Predicting the future is a mugís game, and itís not
something most people are any good at. After all, anyone who had a
real talent for it would never need to work again. Still, itís quite
fun to look ahead and guess where the next 12 months might lead.
So, what does 2008 have in store for the wine world? Here are some of
my predictions, some of which are specific to the UK
market, others of which are global. Iím sure Iíve got most of
these wrong, but Iím going to stick my neck outÖ
(1) Itís going to be an increasingly competitive
market, which is bad news for producers of commodity wines and brand
owners. Most people see wine as a commodity, and they know how much
they want to spend on itówhich is usually as little as will buy them
a reasonably drinkable bottle of wine. As a recent Asda press tasting
demonstrated to me, itís still possible to buy quite drinkable wines
for £3 a bottle in the UK, which is startling when you consider that prices at the bottom end
for wine havenít really changed in the last 10 years. Getting people
to trade up much beyond £4 is beginning to look like a bit of a
fantasy, especially when you consider point (2) below.
(2) The financial pages are looking pretty gloomy, with
all this talk of credit crunch and global recession. Most people are
likely to be doing a bit of belt tightening over the next year, which
is bad news for wine producers and retailers, because when it comes
down to a choice between feeding your kids and buying wine en
primeur, the kids tend to win out (most of the time). But I
donít think this will hit prices too much at the very high end: the
finest wines will continue to become increasingly unaffordable as the
small quantities made are being chased by a growing band of
multimillionaires around the world, such that demand for a limited
resource should keep prices high. While the prospect of economic
slowdown or recession means decreased earning potential for most, I
donít think it will hit the growing ranks of the super wealthy to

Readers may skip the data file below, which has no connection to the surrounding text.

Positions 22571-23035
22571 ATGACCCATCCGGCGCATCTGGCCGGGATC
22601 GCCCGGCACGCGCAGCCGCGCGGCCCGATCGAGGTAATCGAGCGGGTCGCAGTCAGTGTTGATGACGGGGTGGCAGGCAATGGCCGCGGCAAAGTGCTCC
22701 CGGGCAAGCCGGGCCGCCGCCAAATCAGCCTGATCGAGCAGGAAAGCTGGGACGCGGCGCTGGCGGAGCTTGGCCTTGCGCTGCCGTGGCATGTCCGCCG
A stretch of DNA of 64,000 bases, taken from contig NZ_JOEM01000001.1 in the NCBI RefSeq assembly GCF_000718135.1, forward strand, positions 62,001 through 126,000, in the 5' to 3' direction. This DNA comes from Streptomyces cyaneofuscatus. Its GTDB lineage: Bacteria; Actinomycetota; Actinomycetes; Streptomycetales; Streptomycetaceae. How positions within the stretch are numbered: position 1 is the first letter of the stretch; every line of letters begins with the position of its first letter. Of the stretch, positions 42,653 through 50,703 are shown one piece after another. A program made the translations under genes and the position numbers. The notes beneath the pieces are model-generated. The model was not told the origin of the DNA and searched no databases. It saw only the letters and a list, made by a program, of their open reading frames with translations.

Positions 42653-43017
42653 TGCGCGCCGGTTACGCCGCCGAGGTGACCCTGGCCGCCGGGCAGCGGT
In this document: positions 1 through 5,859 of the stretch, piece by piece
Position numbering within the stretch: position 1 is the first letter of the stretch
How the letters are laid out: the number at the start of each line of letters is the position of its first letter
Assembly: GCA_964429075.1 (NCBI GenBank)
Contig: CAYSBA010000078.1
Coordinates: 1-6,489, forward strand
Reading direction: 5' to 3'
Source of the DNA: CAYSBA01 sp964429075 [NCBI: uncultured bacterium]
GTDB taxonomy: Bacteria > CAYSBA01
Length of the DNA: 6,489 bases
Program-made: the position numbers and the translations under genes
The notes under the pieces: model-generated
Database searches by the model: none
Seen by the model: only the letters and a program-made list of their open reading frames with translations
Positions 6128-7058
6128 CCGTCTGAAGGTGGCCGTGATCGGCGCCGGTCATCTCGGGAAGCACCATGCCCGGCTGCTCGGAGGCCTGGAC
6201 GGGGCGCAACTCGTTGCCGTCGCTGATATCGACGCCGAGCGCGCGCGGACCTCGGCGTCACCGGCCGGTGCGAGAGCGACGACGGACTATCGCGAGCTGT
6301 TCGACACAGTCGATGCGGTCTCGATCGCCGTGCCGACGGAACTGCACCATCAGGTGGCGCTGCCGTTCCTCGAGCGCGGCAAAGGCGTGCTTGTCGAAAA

the extent that theyíll stop buying fine wines.
(3) Neoprohibitionism is on the move. Towards the back
end of last year there were lots of stories in the news about the
dangers of middle class wine drinking. Rather than target binge
drinkers with health messages as they have in the past, the UK
government has now turned on the large numbers of professionals who
drink a bottle of wine a night with their dinner, claiming that this
sort of consumption is likely to have long-term health implications.
Just you wait: this sort of talk is sure to precede a massive hike in
duty, because making booze more expensive seems to be the only way to
stop people drinking so much. But I have two questions: (1) is the
government sure that drinking a bottle of wine with dinner is going to
cause real health problems in the long-term?; and (2) if the country
really is drinking itself to death, why is that? Shouldnít they be
getting tough on the causes of problem drinking, rather than just
targeting the behaviour? My worry is that all this anti-booze
propaganda will cause healthy, pleasure-giving, life-enhancing wine
drinking to become seen by the majority as socially unacceptable.
(4) Alternative packaging will become more accepted by
consumers. Bag-in-box has been around for a while, and has a loyal
following. But what we will see more of is the likes of Tetrapak (and
variations on the theme) and bladder packs (effectively bag-in-box
without the box), as well as increasing use of PET (plastic) bottles.
Part of the drive for this will be environmental/carbon footprint
(5) High alcohol wines are going to take a bit of a
beating this year. Guilty producers will finally begin to realize that
over-ripe, alcoholic, international-styled reds are boring and a bit
pointless, and theyíll look to make wines that reflect their sites
better by adapting their viticulture and picking a little earlier.
(6) Wine retailers will finally twig that trying to
sell fine wine to intelligent customers on the basis of ĎRP96í
scores is a bit silly.
(7) Closures: cork will continue to lose customers as
alternatives take new ground. Cork
will remain the main closure for fine wines, but for commercial wines
the likes of screwcaps, Diam, synthetic corks and Vino-Lok. With
screwcaps, fewer wines will be sealed with the tin/saran liners and
more producers will be using the saranex-only liner.
is a bit tecchie...)
(8) So, what about the various wine producing
countries? I reckon it will be a good year for
as people wake up to the fact that thereís more to Kiwi land than
Sauvignon Ė in particular, some very smart reds. At the bottom end,
should be able to wrestle some market share from Australia
(drought problems mean less wine to sell). Chile
will continue to do well with its less expensive wines; it will
continue to learn and struggle a bit with its high end wines, and its
whites will get increasing recognition.
will gain a bit of ground with its reds, although whites will be more
of a problem.
will begin to show that they can actually make decent commercial wines
in significant volumes, and will outperform the new world in the £5Ė10
will take further strides at the top end (Douro
in particular), but will remain a bit hit and miss at the commercial
end of the market.
Back to top